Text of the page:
Indians weigh high on world obesity problem: Report

The general view that obesity is a problem associated with relatively richer Western countries has been turned on its head by a new report which states that middle-income countries, like India, are now at the heart of a “fat explosion”.

The Overseas Development Institute (ODI), a leading independent think tank, found that Indians form a massive chunk of the one in three adults now overweight or obese, adding up to 1.46 billion across the world.

For its report titled “Future Diets”, London-based ODI selected five middle-income countries – India, China, Egypt, Peru and Thailand – as case studies to illustrate dietary trends in the developing world over the past 50 years.

The analysis revealed that between 1980 and 2008, those affected in the developing world by obesity had tripled, from 250 million to 904 million.

The percentage of obese and overweight in India rose from about 9 per cent of the population in 1980 to 11 per cent in 2008.

“India’s consumption of animal products is approaching that of China’s in terms of its contribution to the average plate, but here the increase is almost entirely in milk consumption, with only limited increases for meat,” the report said.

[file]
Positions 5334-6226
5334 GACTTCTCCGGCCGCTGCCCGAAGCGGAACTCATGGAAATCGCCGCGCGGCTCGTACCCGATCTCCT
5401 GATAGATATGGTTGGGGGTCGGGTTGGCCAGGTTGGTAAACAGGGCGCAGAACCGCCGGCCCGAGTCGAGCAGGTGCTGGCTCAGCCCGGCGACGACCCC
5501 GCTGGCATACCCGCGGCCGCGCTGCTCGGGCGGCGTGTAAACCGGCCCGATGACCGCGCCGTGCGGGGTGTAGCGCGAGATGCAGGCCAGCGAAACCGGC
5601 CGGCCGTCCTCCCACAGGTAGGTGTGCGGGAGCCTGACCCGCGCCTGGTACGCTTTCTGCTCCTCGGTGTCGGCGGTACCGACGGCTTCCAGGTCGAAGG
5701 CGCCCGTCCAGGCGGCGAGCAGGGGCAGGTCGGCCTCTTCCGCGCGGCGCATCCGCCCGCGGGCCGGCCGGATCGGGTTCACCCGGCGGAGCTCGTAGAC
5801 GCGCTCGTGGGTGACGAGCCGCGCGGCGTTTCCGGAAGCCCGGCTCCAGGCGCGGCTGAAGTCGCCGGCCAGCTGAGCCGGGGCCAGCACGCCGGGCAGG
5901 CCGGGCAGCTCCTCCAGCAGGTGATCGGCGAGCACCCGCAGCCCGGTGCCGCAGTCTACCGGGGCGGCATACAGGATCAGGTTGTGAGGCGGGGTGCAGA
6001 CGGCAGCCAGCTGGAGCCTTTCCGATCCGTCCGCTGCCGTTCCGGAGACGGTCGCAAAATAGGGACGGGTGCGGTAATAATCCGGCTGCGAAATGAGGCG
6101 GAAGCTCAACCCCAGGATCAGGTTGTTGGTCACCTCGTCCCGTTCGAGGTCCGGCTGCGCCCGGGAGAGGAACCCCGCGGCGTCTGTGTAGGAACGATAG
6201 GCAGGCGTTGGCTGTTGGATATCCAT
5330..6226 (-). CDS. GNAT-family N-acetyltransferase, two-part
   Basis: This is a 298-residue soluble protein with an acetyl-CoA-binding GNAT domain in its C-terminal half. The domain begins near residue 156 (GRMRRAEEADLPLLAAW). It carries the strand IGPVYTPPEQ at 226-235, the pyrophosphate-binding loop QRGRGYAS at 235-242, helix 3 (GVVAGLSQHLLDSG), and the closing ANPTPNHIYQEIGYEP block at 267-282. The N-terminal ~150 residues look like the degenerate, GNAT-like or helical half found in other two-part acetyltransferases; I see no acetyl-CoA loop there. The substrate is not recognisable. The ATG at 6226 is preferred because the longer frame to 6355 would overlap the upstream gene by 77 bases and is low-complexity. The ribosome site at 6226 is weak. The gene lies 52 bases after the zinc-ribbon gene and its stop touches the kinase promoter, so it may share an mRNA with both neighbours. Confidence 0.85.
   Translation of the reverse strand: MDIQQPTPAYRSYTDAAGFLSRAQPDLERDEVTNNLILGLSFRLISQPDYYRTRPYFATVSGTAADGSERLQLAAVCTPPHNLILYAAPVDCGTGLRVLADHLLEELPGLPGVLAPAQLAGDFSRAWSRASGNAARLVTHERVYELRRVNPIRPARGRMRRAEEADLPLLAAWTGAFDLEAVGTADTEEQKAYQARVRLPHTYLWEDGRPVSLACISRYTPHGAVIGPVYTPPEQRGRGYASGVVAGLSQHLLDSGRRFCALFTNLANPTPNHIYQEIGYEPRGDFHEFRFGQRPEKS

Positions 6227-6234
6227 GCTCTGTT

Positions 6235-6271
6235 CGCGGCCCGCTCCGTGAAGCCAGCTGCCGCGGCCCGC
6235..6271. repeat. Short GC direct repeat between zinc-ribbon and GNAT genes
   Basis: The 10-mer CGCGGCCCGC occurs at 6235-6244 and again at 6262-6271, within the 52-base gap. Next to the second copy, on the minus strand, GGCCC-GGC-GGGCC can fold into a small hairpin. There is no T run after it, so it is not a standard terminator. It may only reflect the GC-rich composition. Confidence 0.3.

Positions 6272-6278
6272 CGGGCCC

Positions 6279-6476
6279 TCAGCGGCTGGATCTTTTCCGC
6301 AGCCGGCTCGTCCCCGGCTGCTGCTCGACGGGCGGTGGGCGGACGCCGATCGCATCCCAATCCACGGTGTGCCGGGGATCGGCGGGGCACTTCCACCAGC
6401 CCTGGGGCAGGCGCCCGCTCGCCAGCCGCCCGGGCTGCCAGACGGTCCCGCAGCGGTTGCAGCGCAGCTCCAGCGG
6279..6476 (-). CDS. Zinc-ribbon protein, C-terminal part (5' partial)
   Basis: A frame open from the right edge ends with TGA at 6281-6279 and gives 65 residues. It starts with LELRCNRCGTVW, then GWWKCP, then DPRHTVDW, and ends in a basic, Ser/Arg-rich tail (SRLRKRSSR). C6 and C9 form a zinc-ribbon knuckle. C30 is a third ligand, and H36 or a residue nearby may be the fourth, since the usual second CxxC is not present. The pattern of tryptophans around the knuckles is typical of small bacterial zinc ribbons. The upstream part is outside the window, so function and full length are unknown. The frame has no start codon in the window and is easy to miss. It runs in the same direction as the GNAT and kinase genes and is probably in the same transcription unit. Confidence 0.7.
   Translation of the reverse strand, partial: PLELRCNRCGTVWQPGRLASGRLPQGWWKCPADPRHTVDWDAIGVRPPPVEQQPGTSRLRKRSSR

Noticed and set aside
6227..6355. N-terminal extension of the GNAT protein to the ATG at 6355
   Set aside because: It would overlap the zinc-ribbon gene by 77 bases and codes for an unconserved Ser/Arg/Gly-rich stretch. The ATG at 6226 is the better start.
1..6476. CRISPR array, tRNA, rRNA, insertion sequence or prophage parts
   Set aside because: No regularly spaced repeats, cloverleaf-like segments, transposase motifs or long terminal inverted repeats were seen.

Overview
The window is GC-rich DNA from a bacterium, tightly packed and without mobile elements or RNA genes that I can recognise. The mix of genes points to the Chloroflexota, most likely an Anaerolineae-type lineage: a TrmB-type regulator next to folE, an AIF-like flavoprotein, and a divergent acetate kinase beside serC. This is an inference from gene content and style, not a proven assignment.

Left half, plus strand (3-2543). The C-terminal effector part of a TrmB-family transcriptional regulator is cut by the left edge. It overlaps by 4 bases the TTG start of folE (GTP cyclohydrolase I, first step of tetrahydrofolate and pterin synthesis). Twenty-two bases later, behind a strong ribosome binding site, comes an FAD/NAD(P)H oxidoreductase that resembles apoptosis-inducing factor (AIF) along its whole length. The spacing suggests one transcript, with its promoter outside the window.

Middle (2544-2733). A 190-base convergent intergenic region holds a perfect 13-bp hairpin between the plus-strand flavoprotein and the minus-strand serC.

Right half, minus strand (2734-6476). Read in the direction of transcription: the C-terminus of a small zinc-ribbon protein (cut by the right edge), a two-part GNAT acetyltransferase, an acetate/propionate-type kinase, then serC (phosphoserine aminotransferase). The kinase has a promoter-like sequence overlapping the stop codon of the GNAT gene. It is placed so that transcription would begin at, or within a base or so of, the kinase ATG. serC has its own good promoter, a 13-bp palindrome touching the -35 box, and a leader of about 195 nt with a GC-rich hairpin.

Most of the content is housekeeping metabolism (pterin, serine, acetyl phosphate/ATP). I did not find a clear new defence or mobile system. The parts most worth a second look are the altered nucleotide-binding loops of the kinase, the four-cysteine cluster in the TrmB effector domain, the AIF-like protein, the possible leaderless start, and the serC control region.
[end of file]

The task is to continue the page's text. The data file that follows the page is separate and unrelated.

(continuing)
Pulses are to blame!

“Many Indians are vegetarian, avoiding beef or pork for cultural and religious reasons. The consumption of pulses remains relatively high in India, although it has been on the decline.”

Rising incomes and relatively cheaper food were singled out as the prime driver of national diets, with a marked shift from cereals and tubers to meat, fats, sugar, fruit and vegetables.

According to the ODI analysis: “Policies to improve diets have been rather timid, with some significant exceptions such as India’s public distribution system or rationing in wartime UK.

“Politicians are fearful of meddling with diets and alienating farming and food industry interests. It seems that this reflects public opinion, with many stakeholders seeing food choices as matters of personal freedom.”

It stressed that decisive government intervention will become an inevitability in the future, to encourage people to eat healthier.

“Increased weight carries significant health risks for some cancers, diabetes, heart diseases and strokes. Politicians need to be less shy about trying to influence what food ends up on our plates,” said Steve Wiggins, an ODI research fellow and one of the authors of the report.

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